Sunday, May 17, 2009

Jersey-built sailing ships

(Click image to view larger picture)
Date of Issue: April 14, 1992
Scott #: 599a

During the nineteenth century Jersey enjoyed great economic expansion, largely due to the important influence of the shipbuilding industry. The seal at the top right corner was a square shield Coat of Arms originating from those granted to the Island of Jersey by Edward I in 1279.

The four ships in the souvenir sheet are fully built in Jersey during various periods.

16p - Tickler - a two-masted schooner built in Jersey in 1858. She plied the trade routes of northern Europe and the Mediterranean, with occasional voyages to Newfoundland. Due to some financial difficulties, the company that owned the schooner, sold it to France in 1888. She was last mentioned in the Lloyd’s List in 1864.

22p - Hebe - a two-masted brig was launched in January 1861. She plied her trade on the North Sea and the North Atlantic. She was also used to ferry emigrant workers from Europe to Canada. She was wrecked in October 1887 on Bryon Island in the Gulf of St. Lawrence.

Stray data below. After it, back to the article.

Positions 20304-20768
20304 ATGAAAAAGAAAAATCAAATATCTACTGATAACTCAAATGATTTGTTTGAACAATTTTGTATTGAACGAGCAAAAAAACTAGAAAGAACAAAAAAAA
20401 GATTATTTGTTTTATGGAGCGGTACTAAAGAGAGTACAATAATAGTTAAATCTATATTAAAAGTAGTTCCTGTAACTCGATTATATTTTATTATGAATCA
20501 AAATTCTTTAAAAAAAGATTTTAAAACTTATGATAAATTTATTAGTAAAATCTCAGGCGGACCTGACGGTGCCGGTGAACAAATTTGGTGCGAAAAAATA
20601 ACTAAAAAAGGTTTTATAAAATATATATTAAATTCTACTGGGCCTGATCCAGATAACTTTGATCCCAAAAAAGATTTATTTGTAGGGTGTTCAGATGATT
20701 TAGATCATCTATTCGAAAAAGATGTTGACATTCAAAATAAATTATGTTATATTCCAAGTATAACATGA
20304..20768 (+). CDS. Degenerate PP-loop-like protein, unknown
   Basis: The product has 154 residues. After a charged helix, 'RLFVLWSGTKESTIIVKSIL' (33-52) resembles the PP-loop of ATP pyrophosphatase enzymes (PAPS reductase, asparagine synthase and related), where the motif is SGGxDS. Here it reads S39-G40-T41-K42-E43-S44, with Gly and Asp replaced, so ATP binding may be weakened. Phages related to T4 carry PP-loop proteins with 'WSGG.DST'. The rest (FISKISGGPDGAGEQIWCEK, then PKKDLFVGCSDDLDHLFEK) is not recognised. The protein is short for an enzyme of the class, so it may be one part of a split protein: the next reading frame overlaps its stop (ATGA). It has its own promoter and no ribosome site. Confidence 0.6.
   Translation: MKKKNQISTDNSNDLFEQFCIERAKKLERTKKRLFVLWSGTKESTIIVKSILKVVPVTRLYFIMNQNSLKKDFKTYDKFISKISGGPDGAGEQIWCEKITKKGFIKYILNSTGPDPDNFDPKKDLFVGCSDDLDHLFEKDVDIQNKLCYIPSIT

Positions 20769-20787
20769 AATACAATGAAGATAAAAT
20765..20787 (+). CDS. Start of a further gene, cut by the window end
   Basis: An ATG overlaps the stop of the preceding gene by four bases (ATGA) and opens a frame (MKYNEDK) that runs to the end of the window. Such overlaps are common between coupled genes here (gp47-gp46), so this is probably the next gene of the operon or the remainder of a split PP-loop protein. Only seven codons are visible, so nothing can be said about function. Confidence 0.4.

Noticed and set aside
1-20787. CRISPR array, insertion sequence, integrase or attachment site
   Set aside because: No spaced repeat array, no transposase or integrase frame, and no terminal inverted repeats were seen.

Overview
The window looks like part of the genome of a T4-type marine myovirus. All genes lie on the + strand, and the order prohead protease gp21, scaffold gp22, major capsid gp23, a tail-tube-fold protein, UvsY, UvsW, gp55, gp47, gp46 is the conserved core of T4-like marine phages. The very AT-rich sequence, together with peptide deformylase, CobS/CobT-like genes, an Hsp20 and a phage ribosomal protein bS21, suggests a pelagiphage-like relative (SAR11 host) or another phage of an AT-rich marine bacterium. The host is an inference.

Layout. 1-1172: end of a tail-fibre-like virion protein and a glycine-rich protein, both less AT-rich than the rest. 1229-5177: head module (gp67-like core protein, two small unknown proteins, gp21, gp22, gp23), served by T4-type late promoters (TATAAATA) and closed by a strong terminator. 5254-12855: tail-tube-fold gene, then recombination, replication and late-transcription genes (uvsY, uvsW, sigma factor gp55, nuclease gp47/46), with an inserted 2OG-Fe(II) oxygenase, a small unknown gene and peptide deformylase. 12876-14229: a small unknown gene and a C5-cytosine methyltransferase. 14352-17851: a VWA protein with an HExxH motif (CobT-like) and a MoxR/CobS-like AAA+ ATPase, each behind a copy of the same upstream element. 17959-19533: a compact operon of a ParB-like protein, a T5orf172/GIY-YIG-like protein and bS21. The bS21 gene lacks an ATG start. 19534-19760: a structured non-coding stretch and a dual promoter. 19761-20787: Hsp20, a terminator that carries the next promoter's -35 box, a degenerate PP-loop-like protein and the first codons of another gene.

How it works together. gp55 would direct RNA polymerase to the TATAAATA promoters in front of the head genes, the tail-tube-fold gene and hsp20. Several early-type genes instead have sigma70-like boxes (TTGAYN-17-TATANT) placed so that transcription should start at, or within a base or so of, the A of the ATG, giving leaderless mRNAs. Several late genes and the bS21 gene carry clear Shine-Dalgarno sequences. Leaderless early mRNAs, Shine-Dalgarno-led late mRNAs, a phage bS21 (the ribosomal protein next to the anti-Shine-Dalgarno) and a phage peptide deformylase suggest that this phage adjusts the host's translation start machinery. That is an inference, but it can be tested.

50p - Gemini - a three-masted barque launched on May 07, 1864, making voyages to China, South America, West Indies, and New York. She was eventually broken up in Singapore in 1880 after being declared unseaworthy.

57p - Percy Douglas - a three-masted ship named after Major General Sir Robert Percy Douglas, then Lieutenant Governor of Jersey. Launched on August 08, 1861, the Percy Douglas worked the China routes until December 14, 1871 when it was finally wrecked after running aground off Rangoon, then India.


1 comment:

  1. What a great blog you have! I'm a stamp lover too!


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